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single pass vs multiple pass slab roller


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I'm shopping for a slab roller for my daughter and I'm wondering if I should get her a Bailey that can flatten a lot of clay in a single pass or a Shimpo that requires multiple passes. Do those multiple passes compromise the clay? Or is the single pass just a matter of convenience? 

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I have access to both Bailey and other rollers. Based on what I know about the properties of clay, I believe the single pass capability of the big Bailey rollers is inappropriate advertising. Clay, when rolled into slabs tends to shrink more in the direction that it had been rolled. A slab rolled in a single direction, whether in a single massive crunch through a Bailey big boy or multiple rolls by hand with a kitchen rolling pin (all in the same direction, contrary to conventional practice of rolling in different directions) will shrink back more in that dimension. Thus, a perfect circle cut from a unidirectional slab will dry to an oval. Perfectly fitted pieces will dry together uniformly only if assembled when the direction of the roll is maintained across all the pieces. All that said, I love and prefer the Bailey big boys, but I never roll in a single pass. Set the roller for a thick slab, flip it and rotate it for a second pass with the roller set thinner, and maybe a third time to the final thickness.

Edited by Dick White
typo/word
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Wow. Thanks for the detail. Very generous of you. Sounds like multiple passes are actually a good thing, resulting in a more reliable shape in the end. Maybe there's a lower end Bailey I should get her? She's only making a piece here and there, so she doesn't need speed, but she does need good quality.

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I started out with  a pastry chefs rolling pin,   I didn't buy my Baily slab roller until I started  making tiles.   I still get out my rolling pin  on smaller projects.   I bought the Baily without the table and my husband built me one from the instructions that came with it.   I have had it for twenty five years,  still works like its new.   Just make sure this is what she really needs and has the room for it.    Denice

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Dick is spot on with the two directional rolling -that said I still think Bailey is the better roller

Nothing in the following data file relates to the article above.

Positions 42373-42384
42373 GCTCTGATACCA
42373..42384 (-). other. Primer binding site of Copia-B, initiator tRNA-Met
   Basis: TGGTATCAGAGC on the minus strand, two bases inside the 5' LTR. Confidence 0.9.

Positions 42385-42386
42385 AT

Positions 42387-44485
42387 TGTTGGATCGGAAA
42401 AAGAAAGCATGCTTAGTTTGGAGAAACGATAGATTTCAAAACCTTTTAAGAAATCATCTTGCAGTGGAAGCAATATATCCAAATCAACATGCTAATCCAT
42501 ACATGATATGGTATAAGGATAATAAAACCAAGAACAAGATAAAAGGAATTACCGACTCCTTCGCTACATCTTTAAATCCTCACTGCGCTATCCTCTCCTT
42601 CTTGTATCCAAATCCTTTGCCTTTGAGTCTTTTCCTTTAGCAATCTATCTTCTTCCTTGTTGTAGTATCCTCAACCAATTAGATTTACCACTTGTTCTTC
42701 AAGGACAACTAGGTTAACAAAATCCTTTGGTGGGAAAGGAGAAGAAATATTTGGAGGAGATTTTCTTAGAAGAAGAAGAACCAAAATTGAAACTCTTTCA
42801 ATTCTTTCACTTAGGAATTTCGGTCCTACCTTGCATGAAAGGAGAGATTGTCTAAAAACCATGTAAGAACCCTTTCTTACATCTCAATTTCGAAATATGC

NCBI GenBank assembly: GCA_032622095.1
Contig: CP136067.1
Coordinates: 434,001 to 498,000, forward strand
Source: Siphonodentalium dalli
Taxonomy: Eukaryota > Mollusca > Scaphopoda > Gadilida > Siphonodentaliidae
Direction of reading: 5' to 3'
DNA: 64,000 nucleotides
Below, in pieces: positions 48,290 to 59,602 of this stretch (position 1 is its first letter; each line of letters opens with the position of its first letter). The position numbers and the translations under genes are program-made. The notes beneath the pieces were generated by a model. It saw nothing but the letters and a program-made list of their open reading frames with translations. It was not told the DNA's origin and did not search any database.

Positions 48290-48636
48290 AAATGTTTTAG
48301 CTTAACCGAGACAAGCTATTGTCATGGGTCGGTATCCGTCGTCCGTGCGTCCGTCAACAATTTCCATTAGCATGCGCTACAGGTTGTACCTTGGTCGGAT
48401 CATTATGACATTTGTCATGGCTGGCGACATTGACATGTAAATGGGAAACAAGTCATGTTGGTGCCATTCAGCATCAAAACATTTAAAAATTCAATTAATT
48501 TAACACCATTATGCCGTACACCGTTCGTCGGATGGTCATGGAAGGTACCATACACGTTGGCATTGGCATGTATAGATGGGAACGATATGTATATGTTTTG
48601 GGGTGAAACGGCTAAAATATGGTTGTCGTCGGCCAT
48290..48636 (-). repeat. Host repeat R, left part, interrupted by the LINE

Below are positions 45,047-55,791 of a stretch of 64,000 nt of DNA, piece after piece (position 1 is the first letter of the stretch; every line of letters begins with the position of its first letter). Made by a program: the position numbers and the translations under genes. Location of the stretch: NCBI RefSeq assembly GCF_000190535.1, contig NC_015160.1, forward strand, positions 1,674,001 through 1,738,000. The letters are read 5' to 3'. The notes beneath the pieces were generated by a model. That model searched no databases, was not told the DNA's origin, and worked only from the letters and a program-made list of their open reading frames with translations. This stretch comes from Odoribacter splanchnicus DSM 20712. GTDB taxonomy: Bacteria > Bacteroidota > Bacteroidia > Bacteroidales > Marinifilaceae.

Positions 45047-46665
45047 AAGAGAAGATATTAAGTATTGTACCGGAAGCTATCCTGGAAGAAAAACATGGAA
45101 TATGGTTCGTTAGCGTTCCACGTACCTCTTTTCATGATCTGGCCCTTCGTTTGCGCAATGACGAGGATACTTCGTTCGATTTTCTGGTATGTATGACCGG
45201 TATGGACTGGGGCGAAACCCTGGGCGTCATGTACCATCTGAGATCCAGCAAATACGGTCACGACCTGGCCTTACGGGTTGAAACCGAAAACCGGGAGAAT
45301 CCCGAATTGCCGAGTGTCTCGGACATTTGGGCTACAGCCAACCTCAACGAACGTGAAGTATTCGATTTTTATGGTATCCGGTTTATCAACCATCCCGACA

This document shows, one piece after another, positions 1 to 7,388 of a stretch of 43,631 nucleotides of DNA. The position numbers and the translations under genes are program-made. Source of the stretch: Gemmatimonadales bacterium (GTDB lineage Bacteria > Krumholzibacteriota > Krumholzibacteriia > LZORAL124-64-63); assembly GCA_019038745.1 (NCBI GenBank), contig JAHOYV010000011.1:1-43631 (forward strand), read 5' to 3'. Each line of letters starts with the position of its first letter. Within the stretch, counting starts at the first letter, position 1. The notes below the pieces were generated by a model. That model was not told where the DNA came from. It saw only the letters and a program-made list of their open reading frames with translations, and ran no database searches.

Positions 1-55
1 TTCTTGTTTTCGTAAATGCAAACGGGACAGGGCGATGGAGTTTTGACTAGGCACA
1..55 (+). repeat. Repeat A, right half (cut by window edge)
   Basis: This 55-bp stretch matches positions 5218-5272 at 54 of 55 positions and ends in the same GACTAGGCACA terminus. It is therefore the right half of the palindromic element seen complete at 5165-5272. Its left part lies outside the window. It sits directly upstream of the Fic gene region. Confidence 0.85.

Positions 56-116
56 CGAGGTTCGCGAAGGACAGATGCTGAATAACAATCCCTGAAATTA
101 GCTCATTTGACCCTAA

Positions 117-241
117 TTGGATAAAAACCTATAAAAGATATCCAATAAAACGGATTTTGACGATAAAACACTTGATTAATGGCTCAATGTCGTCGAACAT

also that said I never roll my clay thru more than once -but I use a special clay body that can take the slab to baking dish forms without monkeying around to much.

The double  power rollers do a good job-I also make wall fish and never pass them thru more than once.

Edited by Mark C.
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Amen to the multiple passes. 

NSEW flip NSEW flip NSEW flip NSEW flip.

Do you know what she intends to build?

I only ask because if it doesn't require super long and wide slabs, maybe a pugmill would be a better gift?

I don't mean to fully change gears on you, but gaining insight to give the perfect gift is something I'm into.

Sorce

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2 hours ago, Mia Dad said:

I see that the tables sold have a short side for where the clay goes in. Would it make it easier to feed the clay through the second time if the two sides were equal?

 

That would seem to be so just looking at the pictures (and there are some who actually do that, perhaps because they don't know better). When the slab is passed through the rollers, it will be thicker before it enters the roller and thinner when it exits. That's obvious. What is not obvious is that the table on the outfeed side of the roller is exactly level with the top of the lower roller, so that the slab slides evenly onto it as it exits. The table on the infeed side of the roller is slightly lower than the top of the bottom roller, so that both rollers are able to grab onto the leading edge of the incoming slab and pull it through.

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9 hours ago, Dick White said:

I have access to both Bailey and other rollers. Based on what I know about the properties of clay, I believe the single pass capability of the big Bailey rollers is inappropriate advertising. Clay, when rolled into slabs tends to shrink more in the direction that it had been rolled. A slab rolled in a single direction, whether in a single massive crunch through a Bailey big boy or multiple rolls by hand with a kitchen rolling pin (all in the same direction, contrary to conventional practice of rolling in different directions) will shrink back more in that dimension. Thus, a perfect circle cut from a unidirectional slab will dry to an oval. Perfectly fitted pieces will dry together uniformly only if assembled when the direction of the roll is maintained across all the pieces. All that said, I love and prefer the Bailey big boys, but I never roll in a single pass. Set the roller for a thick slab, flip it and rotate it for a second pass with the roller set thinner, and maybe a third time to the final thickness.